Claire Falkenstein

© 1981 Mimi Jacobs; Courtesy Mimi Jacobs Papers, Archives of American Art, Smithsonian Institution.
Name
Claire Falkenstein
Also Known as
Mrs. C. Lindley McCarthy
Clare von Falkenstein
Claire Lindley
Born
Coos Bay, Oregon 1908
Died
Venice, California 1997
Active in
  • Paris, France
  • San Francisco, California
  • Venice, California
Nationalities
U.S. States
Linked Open Data
Linked Open Data URI
Artist Biography

Falkenstein's major contribution to sculpture occurred in 1954, when, while working in Rome, she discovered a means of facing metal and glass. The volume of a substantial, if transparent, form (glass) could be opposed by the inert substance of ductile metal, drawn thin as wires or combined in rods to swoop, curling through space. Substance was made transparent, solids made insubstantial. This technique represented a natural means to advance constructivist sculpture, and it was not long before she started to exploit this potential. A long-time confidante of Martha Jackson's, Michel Tapie, remarked that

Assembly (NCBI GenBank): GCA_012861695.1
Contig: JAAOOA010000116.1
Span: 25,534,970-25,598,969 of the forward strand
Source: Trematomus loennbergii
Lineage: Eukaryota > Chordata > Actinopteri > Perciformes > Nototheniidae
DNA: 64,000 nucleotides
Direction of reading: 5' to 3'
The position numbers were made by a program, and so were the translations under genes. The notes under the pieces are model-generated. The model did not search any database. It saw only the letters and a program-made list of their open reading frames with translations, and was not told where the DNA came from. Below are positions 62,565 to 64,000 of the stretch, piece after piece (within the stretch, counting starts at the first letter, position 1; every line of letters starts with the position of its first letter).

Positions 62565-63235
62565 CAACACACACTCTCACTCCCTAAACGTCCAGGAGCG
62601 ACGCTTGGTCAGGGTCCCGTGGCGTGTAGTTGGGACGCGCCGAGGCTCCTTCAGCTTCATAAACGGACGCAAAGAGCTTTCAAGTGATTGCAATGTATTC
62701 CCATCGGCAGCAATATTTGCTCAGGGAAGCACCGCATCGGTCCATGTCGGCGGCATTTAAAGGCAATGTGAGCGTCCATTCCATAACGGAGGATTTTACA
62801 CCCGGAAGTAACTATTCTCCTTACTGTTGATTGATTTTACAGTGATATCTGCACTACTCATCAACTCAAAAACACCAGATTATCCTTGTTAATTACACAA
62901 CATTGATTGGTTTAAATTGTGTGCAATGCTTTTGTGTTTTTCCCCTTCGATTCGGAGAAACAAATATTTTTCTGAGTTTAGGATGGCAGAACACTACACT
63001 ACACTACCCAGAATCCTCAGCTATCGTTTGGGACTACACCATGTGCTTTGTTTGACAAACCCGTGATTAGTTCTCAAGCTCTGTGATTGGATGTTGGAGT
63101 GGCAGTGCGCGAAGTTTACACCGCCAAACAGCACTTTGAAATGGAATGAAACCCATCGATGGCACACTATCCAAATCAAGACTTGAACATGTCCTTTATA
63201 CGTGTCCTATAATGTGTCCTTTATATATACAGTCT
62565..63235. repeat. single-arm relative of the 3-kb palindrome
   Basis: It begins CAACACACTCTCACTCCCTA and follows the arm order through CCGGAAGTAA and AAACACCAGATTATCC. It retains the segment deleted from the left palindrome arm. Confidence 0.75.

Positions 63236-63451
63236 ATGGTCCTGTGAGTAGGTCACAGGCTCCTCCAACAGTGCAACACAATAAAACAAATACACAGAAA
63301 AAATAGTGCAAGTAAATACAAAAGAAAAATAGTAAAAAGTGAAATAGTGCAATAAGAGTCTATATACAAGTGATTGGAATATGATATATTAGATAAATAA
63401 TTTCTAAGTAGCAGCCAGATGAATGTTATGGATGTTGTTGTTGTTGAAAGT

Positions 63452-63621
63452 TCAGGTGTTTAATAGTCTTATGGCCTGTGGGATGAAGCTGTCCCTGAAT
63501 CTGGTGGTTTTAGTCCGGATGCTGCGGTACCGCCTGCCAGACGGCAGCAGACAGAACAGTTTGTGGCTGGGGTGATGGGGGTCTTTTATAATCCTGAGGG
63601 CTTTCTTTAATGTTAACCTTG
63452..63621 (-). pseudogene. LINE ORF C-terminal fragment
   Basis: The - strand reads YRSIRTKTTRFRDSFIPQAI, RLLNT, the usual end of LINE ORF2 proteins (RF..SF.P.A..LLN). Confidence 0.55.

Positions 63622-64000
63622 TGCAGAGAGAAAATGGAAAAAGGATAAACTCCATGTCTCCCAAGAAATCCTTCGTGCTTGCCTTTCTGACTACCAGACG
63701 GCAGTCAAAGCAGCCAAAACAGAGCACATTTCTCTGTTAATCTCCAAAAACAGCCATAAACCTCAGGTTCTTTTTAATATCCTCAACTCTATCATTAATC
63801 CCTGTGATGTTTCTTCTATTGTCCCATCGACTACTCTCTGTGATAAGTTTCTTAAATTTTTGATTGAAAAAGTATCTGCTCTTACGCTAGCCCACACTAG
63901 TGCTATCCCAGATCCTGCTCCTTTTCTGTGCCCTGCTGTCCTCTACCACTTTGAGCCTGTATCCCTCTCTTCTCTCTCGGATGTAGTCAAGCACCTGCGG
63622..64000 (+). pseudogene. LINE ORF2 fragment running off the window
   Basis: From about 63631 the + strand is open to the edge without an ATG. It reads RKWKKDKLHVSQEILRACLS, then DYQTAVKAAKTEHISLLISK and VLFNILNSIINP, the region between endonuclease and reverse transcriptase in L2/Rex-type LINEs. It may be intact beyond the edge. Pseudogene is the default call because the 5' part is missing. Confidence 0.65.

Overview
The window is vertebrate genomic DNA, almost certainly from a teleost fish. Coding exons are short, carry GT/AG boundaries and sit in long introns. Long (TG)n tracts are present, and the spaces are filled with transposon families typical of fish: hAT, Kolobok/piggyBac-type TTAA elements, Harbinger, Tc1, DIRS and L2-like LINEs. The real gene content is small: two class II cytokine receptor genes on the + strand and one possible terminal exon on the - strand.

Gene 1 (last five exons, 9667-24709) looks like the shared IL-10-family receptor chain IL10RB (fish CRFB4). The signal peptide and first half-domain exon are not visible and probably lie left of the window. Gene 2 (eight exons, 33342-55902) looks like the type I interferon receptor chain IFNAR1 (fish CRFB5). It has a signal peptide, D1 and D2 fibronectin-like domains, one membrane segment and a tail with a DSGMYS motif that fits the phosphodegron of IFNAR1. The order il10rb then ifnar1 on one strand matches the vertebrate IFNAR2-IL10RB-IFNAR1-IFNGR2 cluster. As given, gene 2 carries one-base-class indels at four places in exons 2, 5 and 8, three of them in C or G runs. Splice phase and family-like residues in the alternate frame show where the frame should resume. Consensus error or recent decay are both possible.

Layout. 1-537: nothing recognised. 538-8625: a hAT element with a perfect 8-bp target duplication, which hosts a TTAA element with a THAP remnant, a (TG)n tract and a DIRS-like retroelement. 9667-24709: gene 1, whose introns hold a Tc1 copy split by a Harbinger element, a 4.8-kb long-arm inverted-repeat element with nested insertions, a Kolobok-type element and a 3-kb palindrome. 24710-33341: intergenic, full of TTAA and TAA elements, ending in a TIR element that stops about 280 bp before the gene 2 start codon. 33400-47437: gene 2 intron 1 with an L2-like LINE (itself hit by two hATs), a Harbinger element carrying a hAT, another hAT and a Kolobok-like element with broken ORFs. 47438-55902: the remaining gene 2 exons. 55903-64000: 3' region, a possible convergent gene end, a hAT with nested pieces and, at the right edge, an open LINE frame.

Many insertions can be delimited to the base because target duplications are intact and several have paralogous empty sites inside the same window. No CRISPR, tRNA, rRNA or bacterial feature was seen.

"… the space enclosed plays as important a role as that outside. In her hands the webs become almost a raw material, created to fit her needs, that she either hollows out, or hammers, or welds along lines of stress and at essential points with great architectural lyricism and baroque profusion of inventiveness."

Harry Rand The Martha Jackson Memorial Collection (Washington, D.C.: The Smithsonian Institution, 1985)

Works by This Artist

1958
steel wire assemblage
1943
India ink, colored pencil, pencil and watercolor on paper
1958-1959
cut and brazed iron
1941
polychromed ash
1941
polychromed ash
1959
brazed copper
1971
brazed copper and fused glass
1967
copper metallic ink on paper
1975
India ink on watercolor paper
1960
brush and ink and opaque watercolor on paper